A Fun-Filled Weekend At The Mulungushi MTB Race

For the 8th year in a row, a hundred racers lined up at the picturesque Mulungushi Dam startline to experience the challenge and beauty of riding through the Zambian bush.

Though Zambia’s mountain bike scene has grown to include several unforgettable races, the Mulungushi MTB still stands out as a uniquely fun and family-oriented weekend.

Children playing at the Mulungushi Boat Club
Children playing in the pool at the Mulungushi Boat Club

The race is held at the Mulungushi Boat Club, near Kabwe. Most people come for the entire weekend and bring their family and friends along. Though the main event is the race on Sunday, the Mulungushi experience actually resides in the countless other activities in and around the dam.

Boating is a very popular pastime, and throughout the weekend people can be seen speeding, sailing, and fishing.

Sunset on a speedboat at Mulungushi Dam
Sunset on a speedboat at Mulungushi Dam

For the adrenaline junkies, there is a cliff jumping spot within walking distance of the club.

People hanging out at the cliff jumping area for a post-race dip in the water

There are many places to explore, like the bat cave that cuts from ones side of a hill through to the other; the spillway that has rock pools and a waterfall; and many lesser-known rock pools and waterfalls that can be discovered through obtaining local knowledge and exploration.

Having a picnic at some rock pools after the race

The race its self is on singletrack and jeep track. The terrain varies from flowy flatland to rocky hills, and you can choose to do the 20 km, 40km, or 70 km route. The 20 km route is for beginner riders, so the terrain is non-technical. The 40- and 70 km are for more advanced riders seeking a challenge.

All racers are rewarded with beautiful scenery through forests, villages, and rivers.

A quiet sunset moment above the dam.

Proceeds from the Mulungushi MTB Challenge go to Sunflower Orphanage, aiding in building and maintaining its facilities.

Children receiving their prizes for the kid’s 4km race

This year’s winners were: Sarah Jackman in the 20km women (also 4th overall), Dylan Vaughn in the 20 km men, Nora Richards in the 40 km women, Lance Vaughn in the 40km men, and Bedias Tunkanya in the 70 km.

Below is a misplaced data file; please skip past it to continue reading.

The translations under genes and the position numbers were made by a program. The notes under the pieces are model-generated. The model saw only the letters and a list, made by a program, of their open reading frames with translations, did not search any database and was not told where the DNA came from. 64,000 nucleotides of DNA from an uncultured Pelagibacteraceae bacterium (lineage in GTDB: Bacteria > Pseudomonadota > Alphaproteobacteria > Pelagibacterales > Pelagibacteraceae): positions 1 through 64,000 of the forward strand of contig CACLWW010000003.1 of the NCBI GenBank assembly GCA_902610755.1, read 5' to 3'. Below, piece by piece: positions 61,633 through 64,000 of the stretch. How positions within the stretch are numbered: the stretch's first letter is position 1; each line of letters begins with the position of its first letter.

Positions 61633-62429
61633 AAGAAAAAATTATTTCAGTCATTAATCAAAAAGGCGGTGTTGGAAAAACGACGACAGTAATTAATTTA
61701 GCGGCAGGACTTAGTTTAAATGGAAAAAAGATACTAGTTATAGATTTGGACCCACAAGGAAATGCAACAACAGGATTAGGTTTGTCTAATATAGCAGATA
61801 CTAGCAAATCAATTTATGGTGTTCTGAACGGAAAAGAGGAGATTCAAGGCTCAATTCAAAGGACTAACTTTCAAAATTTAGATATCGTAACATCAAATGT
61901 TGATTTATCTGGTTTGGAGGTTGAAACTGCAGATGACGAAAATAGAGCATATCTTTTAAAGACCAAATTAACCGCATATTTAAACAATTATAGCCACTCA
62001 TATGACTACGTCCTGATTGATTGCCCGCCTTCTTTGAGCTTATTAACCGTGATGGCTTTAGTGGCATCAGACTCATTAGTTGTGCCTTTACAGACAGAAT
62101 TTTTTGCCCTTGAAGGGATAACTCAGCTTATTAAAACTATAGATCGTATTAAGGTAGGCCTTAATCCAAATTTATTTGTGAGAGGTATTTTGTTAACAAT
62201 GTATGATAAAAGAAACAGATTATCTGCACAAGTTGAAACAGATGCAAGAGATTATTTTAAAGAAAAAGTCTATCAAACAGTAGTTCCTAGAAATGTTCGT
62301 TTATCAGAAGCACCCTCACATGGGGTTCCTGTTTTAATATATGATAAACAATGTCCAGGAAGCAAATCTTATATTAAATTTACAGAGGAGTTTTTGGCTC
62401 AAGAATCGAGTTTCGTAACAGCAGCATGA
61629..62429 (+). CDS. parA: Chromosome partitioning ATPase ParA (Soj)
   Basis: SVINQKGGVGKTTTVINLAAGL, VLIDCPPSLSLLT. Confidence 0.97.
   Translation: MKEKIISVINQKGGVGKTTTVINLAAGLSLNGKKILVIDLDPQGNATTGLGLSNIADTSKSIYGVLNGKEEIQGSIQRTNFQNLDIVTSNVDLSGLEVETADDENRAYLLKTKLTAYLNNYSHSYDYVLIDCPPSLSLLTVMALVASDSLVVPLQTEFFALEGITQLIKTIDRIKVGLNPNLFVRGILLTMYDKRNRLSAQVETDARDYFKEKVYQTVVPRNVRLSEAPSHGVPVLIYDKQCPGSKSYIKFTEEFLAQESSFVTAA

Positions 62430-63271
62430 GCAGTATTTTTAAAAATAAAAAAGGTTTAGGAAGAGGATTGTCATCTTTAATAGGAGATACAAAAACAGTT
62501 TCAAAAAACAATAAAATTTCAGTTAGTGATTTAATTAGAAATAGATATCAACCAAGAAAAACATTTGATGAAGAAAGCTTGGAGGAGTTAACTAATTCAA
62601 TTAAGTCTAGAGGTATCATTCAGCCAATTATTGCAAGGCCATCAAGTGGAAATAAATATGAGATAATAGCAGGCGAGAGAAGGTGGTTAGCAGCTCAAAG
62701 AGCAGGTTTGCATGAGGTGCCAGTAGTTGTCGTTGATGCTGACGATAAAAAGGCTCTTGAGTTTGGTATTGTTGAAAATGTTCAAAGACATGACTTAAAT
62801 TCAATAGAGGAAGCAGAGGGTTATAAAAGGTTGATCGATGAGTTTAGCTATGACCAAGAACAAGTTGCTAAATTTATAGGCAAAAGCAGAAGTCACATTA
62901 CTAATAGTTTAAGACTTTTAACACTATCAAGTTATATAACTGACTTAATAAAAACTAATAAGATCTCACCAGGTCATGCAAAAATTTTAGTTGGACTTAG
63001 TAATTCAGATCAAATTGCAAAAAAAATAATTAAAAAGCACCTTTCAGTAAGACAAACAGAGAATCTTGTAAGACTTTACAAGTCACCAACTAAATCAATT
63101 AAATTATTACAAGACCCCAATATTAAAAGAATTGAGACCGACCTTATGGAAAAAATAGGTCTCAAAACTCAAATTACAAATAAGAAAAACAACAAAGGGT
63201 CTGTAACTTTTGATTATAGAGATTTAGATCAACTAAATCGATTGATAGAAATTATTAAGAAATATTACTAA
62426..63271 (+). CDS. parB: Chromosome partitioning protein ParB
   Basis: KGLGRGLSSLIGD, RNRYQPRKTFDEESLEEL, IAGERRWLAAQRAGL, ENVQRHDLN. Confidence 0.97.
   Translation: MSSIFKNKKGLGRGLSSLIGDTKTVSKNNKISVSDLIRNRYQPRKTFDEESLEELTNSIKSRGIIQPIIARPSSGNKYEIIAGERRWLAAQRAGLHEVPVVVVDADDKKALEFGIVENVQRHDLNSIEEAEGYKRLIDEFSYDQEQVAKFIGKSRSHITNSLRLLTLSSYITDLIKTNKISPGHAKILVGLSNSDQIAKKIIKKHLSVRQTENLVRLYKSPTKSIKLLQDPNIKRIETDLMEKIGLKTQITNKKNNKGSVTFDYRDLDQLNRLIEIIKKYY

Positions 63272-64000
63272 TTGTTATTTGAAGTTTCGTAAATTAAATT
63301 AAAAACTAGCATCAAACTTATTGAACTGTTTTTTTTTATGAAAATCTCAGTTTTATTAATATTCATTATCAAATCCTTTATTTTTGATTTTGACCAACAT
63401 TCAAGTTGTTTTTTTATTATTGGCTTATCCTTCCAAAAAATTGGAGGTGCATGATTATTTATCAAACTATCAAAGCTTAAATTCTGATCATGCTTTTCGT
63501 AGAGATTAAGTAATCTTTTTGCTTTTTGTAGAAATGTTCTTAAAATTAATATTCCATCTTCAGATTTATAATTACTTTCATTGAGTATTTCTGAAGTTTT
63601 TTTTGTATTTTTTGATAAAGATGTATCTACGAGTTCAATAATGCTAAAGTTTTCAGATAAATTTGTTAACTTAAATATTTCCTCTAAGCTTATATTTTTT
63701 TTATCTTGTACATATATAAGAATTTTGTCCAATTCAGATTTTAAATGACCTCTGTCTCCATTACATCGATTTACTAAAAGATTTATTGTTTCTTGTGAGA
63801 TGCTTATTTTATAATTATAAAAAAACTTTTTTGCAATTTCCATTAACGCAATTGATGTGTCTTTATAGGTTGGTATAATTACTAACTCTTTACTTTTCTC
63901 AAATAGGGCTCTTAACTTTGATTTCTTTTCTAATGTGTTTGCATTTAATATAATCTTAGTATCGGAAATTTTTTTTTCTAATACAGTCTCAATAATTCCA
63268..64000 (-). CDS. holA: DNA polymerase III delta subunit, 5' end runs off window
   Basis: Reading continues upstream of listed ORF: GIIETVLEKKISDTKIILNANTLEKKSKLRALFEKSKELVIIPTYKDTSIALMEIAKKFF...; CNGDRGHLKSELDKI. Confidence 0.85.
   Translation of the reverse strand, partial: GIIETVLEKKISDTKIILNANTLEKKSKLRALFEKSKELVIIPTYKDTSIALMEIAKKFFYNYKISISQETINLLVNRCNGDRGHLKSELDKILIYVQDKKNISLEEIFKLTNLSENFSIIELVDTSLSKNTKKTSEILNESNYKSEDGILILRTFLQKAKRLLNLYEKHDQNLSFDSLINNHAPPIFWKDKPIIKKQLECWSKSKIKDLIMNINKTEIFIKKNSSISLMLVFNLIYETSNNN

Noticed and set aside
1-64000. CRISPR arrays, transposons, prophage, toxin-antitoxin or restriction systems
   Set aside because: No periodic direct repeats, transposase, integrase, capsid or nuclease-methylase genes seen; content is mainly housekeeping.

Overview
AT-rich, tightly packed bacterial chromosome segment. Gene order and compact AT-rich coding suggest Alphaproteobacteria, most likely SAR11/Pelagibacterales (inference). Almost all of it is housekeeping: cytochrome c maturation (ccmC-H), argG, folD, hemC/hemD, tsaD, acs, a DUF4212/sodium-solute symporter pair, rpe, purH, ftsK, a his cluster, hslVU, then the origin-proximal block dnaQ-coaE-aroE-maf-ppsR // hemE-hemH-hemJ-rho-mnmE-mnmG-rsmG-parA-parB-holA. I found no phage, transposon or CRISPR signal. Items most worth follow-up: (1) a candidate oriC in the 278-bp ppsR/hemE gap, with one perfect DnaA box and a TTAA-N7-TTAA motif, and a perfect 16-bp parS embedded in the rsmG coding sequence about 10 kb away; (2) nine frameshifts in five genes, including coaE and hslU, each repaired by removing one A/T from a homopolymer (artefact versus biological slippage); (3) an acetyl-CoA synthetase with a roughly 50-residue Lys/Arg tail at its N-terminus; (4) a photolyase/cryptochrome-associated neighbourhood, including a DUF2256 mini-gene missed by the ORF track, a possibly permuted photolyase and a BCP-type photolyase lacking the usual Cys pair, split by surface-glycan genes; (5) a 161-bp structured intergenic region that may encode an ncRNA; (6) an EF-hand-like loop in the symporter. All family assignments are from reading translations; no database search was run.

See below for Mulungushi MTB 2018 results, and follow Mulungushi MTB and on Facebook for current news.


Week 2: Getting ‘Big Race’ Ready – The 1Zambia Training Series

In terms of training, week 2 is almost going to be a repeat of week 1. I know you’re itching to get out and do some 100km rides in the mountains, but those rides will be much more effective if they’re done after a good adaptation period. We will get there, though.

In week 2 we’re still in the adaptation phase. Last week I talked about the importance of giving your body time to adjust to the demands of regular training. This week’s topic is just as important: helping your mind to adapt to the regular training.


Routine is important. That’s why Mondays suck. Over the weekend, we break the routine of getting up early and heading off to work. On Mondays we have to force ourselves back into it, and that can be hard, even if you enjoy your job. Something I’ve learned over my years in cycling is that having a routine makes training infinitely easier. Once the routine is established, you can follow it mindlessly. This helps a lot on days when you’re distracted by other stresses.

Here are some tips to help you to develop a sustainable training routine:

– Train at set times on set days. Even if Tuesday’s time is different from Saturday’s time, having set times will help you to incorporate training into your working life, and ward off procrastination. For example, I train with the Kansanshi team at 7:30 AM, six days a week. On Sundays we always train at 13:30, so that guys can go to church in the morning.